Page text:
Every valley shall be filled, and every mountain and hill shall be brought low; and the crooked shall be made straight, and the rough ways shall be made smooth. Luke 3:5
One might argue the spiritual arch is one of finding the middle. Over the millennium nature has a way of making rough places smooth. The mountains are washed away, the jagged edges plain. As healthy humans, we must find the middle way, if we want to be happy.
And yet, through all this straightening and planing, nothing in nature forms anything like a formal pattern. Luke talks about perfection, suggesting that this is God’s ultimate destination for us.
Maybe, but I can say with some certainty that it makes for some pretty dull painting.
As artists, we must fight the desire to make everything all nice and round and smooth. Breaking up regular patterns, finding groups and masses, this is our job. But we also must look for structure in the flaws, describe shapes in their profound uniqueness, rather than genericising them (making them plain). Dabbing and tapping are activities of the left brain, the part that thinks it’s God, that wants to fix everything, refine everything, moderate everything. All this making things the same but different is one of the great enigmas of painting. And yet, if it is true that we are in a way playing God when we paint then we must begin to think God-like thoughts and see as He would see. This is impossible, of course, which is why, no matter how skilled or free, art is always an affectation of truth, never the truth itself.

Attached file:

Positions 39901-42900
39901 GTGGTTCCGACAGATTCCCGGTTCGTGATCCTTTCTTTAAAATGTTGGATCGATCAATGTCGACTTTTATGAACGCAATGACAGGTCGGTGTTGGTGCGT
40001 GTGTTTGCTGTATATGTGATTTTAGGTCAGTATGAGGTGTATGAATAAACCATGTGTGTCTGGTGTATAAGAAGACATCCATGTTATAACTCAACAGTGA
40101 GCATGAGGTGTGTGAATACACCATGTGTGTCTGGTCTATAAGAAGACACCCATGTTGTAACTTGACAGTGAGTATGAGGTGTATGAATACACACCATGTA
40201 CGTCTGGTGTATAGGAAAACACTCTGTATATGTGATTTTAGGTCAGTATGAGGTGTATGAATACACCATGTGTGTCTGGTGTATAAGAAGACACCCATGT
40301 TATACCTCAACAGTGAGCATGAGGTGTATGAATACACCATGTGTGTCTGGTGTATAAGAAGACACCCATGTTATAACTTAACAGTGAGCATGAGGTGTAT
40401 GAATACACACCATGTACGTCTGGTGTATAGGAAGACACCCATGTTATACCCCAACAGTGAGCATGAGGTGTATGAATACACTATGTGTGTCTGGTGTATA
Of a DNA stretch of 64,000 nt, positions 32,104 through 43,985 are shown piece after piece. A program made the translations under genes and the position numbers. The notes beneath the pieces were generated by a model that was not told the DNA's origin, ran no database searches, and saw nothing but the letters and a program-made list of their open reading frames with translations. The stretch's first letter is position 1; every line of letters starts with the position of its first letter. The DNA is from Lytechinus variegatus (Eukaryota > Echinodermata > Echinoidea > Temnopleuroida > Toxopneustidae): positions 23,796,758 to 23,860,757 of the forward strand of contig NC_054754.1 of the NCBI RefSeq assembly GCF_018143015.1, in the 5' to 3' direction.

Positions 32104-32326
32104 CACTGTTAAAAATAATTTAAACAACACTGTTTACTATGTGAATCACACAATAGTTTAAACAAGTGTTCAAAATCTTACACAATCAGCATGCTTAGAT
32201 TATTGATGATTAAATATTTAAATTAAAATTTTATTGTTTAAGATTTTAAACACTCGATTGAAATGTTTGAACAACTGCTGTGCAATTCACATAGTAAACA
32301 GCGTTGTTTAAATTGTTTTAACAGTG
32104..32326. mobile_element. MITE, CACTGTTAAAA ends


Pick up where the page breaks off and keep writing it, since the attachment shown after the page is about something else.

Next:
But just as we follow a spiritual arch of destroying our ego in order to open ourselves to a higher power, so must we destroy the artist in us, the one who thinks it knows, the one who wants to do it the “right” way, the one who has an opinion, the critic. God is completely ego-less, which is why we can never truly know His will. Our Right brain, where our ego resides, is subjective. So we must fight to stay in the left brain, where we can pretend to be an ego-less God.
So we must be selective in choosing our God-like qualities. Some are better for painting than others. We learn to see the large picture, the connections between things. We see how things are related to one another. At the same time we must see how forms are completely unique. Artists must be specific. Nothing is smooth, or the same as something else. No two forms are alike. The crooked is crooked in a specific way, the rough is not smooth but rough in it’s own special way. Art is an enigma wrapped in a conundrum. That’s what makes it interesting.
The qualities of moderation in our spiritual life are wonderful. In our artistic life, they can be deadly. Perfectionism is boring.
If you like/don’t like or want to add your thoughts to the conversation, I encourage you to comment. Also, you may want to get a copy of Point of Art – Second Edition, or download it today. I offer career coaching for those serious about a career in art. Don’t forget to check out The Portrait – a painting video and The Power of Positive Painting, the original portrait painting video.